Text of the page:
Posted by: Sally Ingraham | September 29, 2014

“Dust thou art, to dust returnest/ Was not spoken of the soul.”

Sept. 27th 2014

Sometime last week it became autumn. That’s always a great day! Autumn is my favorite season – the time of spooky stories, pumpkin beers, brilliant foliage, and serious cemeterrying. I went to Boston to wish one of my sisters a happy birthday this past weekend, and was joined while I was there by the rest of my sisters. They know that I love cemeteries, so all 5 of us plus a few other friends spent part of a gloriously sunny afternoon wandering around Mount Auburn Cemetery.

Sept. 27th 2014

I could have spent much longer exploring America’s first “garden cemetery”. It was established in 1831, with the intent to be a more pleasant place than the typically dismal church side graveyard. It’s landscape varies from steep to rolling hillsides, with trails leading into hidden groves and grottoes. It doubles as an arboratum – there are thousands of trees and about 700 different species and varieties. Many of them are very old and very large. The cemetery succeeds in being a peaceful, beautiful place where folks can wander and ponder the sentiments found on gravestones like this one:

Sept. 27th 2014

I like that quite a bit. I wonder who said it? who is buried beneath it? who thought it was the fitting thing to put on their stone?

When I’m in a cemetery I often think of a book I once read by Peter S. Beagle called A Fine and Private Place. It’s about two troubled people who meet in a cemetery, in the afterlife unfortunately, and fall in love. It’s lovely and melancholy and would be a perfect book to revisit during this autumn season. The title (and inspiration for some of the plot) comes from Andrew Marvell’s poem To His Coy Mistress –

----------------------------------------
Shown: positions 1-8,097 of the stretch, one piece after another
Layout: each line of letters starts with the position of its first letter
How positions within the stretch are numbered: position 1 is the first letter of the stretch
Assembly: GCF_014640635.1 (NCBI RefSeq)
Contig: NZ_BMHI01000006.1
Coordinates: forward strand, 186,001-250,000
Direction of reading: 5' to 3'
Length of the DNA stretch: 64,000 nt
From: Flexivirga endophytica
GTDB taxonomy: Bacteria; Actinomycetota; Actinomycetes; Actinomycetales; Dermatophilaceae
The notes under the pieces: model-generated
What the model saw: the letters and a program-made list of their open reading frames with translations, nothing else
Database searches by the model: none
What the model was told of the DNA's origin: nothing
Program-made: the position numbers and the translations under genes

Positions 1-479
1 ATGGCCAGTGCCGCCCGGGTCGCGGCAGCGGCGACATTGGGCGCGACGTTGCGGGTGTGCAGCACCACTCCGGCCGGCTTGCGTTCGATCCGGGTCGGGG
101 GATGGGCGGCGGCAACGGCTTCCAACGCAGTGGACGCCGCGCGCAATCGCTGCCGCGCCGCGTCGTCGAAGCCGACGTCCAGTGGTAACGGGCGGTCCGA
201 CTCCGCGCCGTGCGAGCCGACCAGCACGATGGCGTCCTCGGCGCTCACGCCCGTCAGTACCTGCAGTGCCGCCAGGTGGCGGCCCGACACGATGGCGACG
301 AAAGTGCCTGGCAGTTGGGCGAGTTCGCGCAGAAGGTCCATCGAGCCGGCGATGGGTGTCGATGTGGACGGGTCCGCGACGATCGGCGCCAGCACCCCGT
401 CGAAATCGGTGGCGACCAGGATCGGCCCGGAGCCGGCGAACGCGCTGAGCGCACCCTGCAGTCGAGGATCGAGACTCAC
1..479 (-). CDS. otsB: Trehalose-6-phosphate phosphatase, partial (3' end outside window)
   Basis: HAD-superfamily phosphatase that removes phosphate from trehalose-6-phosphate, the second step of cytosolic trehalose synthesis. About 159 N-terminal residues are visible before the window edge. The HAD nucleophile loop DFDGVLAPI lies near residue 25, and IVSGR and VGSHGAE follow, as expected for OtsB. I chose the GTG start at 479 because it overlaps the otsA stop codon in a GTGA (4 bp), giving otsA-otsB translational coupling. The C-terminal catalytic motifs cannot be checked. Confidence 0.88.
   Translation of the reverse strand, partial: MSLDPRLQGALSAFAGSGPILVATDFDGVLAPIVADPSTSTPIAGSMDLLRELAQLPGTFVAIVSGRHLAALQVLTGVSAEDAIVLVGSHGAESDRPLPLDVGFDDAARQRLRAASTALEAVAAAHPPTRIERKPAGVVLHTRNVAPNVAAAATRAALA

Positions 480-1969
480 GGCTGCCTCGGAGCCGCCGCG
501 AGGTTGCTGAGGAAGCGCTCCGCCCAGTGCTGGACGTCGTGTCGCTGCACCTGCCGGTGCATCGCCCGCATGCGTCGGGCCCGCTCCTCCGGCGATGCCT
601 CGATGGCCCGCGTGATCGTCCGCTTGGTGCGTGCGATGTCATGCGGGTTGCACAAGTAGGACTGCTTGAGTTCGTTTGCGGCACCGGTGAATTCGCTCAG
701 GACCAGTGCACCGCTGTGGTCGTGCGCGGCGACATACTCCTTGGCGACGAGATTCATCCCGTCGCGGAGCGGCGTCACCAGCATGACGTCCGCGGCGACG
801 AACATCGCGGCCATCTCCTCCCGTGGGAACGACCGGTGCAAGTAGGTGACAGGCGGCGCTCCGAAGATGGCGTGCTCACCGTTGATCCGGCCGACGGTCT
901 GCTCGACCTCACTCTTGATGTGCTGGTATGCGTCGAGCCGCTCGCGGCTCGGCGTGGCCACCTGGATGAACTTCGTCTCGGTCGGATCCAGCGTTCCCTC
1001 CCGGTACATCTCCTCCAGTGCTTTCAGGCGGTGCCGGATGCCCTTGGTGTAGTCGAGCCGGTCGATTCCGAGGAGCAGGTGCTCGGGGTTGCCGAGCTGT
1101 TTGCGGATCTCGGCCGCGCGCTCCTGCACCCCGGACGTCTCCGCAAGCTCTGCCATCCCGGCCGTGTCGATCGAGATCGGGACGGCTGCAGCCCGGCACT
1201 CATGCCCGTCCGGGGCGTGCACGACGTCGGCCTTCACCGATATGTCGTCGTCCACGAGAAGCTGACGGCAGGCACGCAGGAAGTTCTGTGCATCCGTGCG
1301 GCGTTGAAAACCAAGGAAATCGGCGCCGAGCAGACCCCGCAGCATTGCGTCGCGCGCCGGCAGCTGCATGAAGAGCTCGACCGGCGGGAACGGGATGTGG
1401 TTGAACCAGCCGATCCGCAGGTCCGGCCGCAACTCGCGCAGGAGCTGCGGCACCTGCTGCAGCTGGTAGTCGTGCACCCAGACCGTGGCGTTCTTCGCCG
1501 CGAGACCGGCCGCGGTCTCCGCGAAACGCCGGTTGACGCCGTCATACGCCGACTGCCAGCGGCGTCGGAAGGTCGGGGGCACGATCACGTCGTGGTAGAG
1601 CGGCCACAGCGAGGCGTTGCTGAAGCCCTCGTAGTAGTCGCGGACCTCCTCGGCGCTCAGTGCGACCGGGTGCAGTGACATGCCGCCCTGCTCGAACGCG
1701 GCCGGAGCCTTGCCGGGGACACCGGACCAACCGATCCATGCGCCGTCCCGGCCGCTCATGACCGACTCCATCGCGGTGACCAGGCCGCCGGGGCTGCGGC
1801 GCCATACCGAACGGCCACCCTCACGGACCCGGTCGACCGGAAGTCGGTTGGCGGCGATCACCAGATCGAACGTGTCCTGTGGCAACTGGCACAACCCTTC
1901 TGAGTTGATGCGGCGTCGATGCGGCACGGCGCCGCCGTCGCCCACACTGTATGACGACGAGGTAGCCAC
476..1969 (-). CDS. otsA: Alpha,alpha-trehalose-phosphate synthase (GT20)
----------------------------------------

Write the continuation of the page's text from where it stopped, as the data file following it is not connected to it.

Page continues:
The grave’s a fine and private place

But none, I think, do there embrace.

My very much alive sisters and I did quite a bit of embracing over the weekend, some of it in the cemetery (but of course not in the grave) and enjoyed some of that real! and earnest! life that the tombstone above shouts about. Pumpkin beers were drunk, and a 13 lb. salmon was smoked. Board games were played. Music was listened to. I discovered the band A Hawk and a Hacksaw and remembered that autumn is an excellent time to listen to the accordion, if it is pumping out the wistful, somewhat unsettling sounds of Balkan and Klezmer and Eastern European-inspired music, thusly:

View of downtown Boston from the tower - Sept. 27th 2014

I spent my anniversary in Boston (seen above from Washington Tower in Mount Auburn Cemetery) , but I’ve lived in Pittsburgh for a year now. This time last year I was pretty excited to be here, and I am pleased to say that this is still true. The trees are starting to turn, Southern Tier’s Imperial Pumking is on tap once again, I haven’t finished exploring Allegheny Cemetery yet, and I’ll begin a brand new job/adventure in a few days. I still live with one of my best friends, and I’ve made some very good new ones in the past year. I lost the hat that I brought with me from Oregon (the one I’m wearing in the picture from last year’s arrival in Pittsburgh post) but I found a new one that has been treating me well – just like my new home!


Urban hiking in Pittsburgh – I almost never leave home without that hat, that bag (complete with “I read banned books!” pin), and my camera in hand.


  1. Autumn in Southern California is more a construct that we create than an actual season. We just don’t get the turn of the season like others do so we have to create it for ourselves by pulling out the pumpkin lattes, the fall decor and the candles that remind us of what we should be seeing this time of year. I tried to do this last week and my family told me it was way too hot to be thinking about fall. True. I love it though.

    • It was 80 degrees in Boston over the weekend and we couldn’t get into Walden Pond park because so many people were there swimming! Regardless, the light is autumnal – even in CA I hope!

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